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Researchers are combining self-reports from mobile surveys with passive data collection using sensors and apps on smartphones increasingly more often. While smartphones are commonly used in some groups of individuals, smartphone penetration is significantly lower in other groups. In addition, different operating systems (OSs) limit how mobile data can be collected passively. These limitations cause concern about coverage error in studies targeting the general population. Based on data from the Panel Study Labour Market and Social Security (PASS), an annual probability-based mixed-mode survey on the labor market and poverty in Germany, we find that smart-phone ownership and ownership of smartphones with specific OSs are correlated with a number of sociodemographic and substantive variables.
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Research Article
Coverage Error in Data
Collection Combining
Mobile Surveys With
Passive Measurement
Using Apps: Data From
a German National Survey
Florian Keusch
1
, Sebastian Ba
¨hr
2
,
Georg-Christoph Haas
1,2
, Frauke Kreuter
1,2,3
and Mark Trappmann
2,4
Abstract
Researchers are combining self-reports from mobile surveys with passive
data collection using sensors and apps on smartphones increasingly more
often. While smartphones are commonly used in some groups of individuals,
smartphone penetration is significantly lower in other groups. In addition,
different operating systems (OSs) limit how mobile data can be collected
passively. These limitations cause concern about coverage error in studies
targeting the general population. Based on data from the Panel Study Labour
Market and Social Security (PASS), an annual probability-based mixed-mode
survey on the labor market and poverty in Germany, we find that smart-
phone ownership and ownership of smartphones with specific OSs are
correlated with a number of sociodemographic and substantive variables.
1
University of Mannheim, Mannheim, Germany
2
Institute for Employment Research, Nuremberg, Germany
3
University of Maryland, College Park, MD, USA
4
University of Bamberg, Germany
Corresponding Author:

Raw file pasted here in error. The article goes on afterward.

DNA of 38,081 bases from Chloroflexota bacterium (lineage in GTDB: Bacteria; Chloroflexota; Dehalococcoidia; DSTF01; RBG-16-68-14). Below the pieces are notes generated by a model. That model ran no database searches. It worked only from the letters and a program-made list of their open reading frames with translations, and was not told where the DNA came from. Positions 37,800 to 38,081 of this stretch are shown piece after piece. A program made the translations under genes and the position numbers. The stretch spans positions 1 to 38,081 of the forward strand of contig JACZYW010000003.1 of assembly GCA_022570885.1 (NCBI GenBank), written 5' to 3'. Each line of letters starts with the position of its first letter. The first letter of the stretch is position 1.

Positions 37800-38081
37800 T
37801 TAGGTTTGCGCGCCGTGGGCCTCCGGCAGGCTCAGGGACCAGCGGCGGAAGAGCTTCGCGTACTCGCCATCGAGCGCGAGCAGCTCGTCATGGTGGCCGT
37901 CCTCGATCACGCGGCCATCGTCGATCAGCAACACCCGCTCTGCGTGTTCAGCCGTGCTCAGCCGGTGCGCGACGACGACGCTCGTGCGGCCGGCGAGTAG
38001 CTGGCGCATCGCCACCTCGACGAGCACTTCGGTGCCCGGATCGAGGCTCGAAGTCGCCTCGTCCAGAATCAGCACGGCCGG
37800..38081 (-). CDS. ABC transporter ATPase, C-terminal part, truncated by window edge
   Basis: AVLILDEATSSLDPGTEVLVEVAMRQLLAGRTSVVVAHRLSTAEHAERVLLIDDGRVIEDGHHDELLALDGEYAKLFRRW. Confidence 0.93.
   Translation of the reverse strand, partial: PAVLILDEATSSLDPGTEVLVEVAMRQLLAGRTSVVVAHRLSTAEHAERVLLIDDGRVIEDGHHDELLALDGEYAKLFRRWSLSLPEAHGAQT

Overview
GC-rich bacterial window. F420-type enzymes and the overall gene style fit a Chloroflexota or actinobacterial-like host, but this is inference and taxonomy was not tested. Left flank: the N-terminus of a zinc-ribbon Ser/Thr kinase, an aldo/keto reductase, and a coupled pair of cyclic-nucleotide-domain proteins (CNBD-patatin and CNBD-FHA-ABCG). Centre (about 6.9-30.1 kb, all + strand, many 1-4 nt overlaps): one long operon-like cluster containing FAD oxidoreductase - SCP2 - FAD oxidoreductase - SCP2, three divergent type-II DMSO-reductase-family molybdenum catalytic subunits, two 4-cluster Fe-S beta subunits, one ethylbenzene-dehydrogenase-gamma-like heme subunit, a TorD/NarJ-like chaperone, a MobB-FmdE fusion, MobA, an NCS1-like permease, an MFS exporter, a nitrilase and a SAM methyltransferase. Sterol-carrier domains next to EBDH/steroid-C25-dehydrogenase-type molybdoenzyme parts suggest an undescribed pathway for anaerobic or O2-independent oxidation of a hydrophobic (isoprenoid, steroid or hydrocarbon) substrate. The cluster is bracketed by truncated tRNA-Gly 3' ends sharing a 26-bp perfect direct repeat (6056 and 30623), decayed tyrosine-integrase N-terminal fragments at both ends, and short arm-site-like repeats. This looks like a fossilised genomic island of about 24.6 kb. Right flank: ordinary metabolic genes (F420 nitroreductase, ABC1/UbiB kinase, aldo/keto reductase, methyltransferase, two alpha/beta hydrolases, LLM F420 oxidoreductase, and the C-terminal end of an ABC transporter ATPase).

Florian Keusch, University of Mannheim, A5, 6, 68159 Mannheim, Germany.
Email: f.keusch@uni-mannheim.de
Sociological Methods & Research
1-38
ªThe Author(s) 2020
Article reuse guidelines:
sagepub.com/journals-permissions
DOI: 10.1177/0049124120914924
journals.sagepub.com/home/smr
The use of weighting techniques based on sociodemographic information
available for both owners and nonowners reduces these differences but does
not eliminate them.
Keywords
smartphones, operating systems, coverage error, mobile web surveys,
passive mobile data collection
The advent of smartphones and the rapid expansion of high-speed cellular
Internet and Wi-Fi availability allow many people to use the Internet anytime
and anywhere. Researchers now can employ smartphones for data collection
in large populations using different methods, that is, for mobile web surveys
(e.g., Couper, Antoun, and Mavletova 2017; Keusch and Yan 2017), passive
mobile data collection of behavioral and digital traces via sensors and apps
(e.g., Keusch, Leonard, et al. 2019; Kreuter et al. 2018; Scherpenzeel 2017;
Sugie 2018), and data collection through other features of the smartphone
such as the built-in camera for taking pictures (e.g., Ja¨ckle et al. 2019; Yan
et al. 2017). However, while smartphone penetration is growing, the propor-
tion of smartphone owners in some subpopulations is lower than those in
others. Users further differ by the type of smartphone they use and its oper-
ating system (OS; i.e., Android, Apple iOS, Windows). OSs vary in the
amount and type of data that can be collected on a device, which is a
limitation for studies that use sensors and apps to passively measure user
behavior. For example, the architecture of the iOS and Windows systems
currently do not allow mobile data, such as geolocation, call and text logs,
and online browsing behavior, to be passively collected from smartphones
with the same level of detail as Android. Even for data that can be collected
on all OSs, developing a research app that runs on multiple OSs increases
study costs. Thus, it is not surprising that many studies rely on the use of only
a single OS (Church et al. 2015). If there are systematic differences between
smartphone users and nonusers or users of different OSs in the variable of
interest, coverage bias would arise in a study that uses smartphone technol-
ogy for data collection, meaning certain subgroups of the population are
systematically excluded from a sampling frame, and thus, no inference to
the general population can be drawn (Groves et al. 2009).
Studying coverage error is not trivial because little to no information
about the underrepresented population is available, and in some instances,
2Sociological Methods & Research XX(X)
it is difficult to separate coverage error from nonresponse error (see Eckman
and Kreuter [2017] for a recent summary). To study coverage error, one
needs auxiliary information (1) on who is and is not covered by a mode
or technology and (2) on the variables of interest for both the covered
and the noncovered population. To our knowledge, only a small number
of studies have explored coverage error when using smartphones for
mobile survey data collection (Antoun et al. 2018; Baier, Metzler, and
Fuchs 2018; Couper et al. 2018; Fuchs and Busse 2009; Metzler and
Fuchs 2014), in part because information on the population is rarely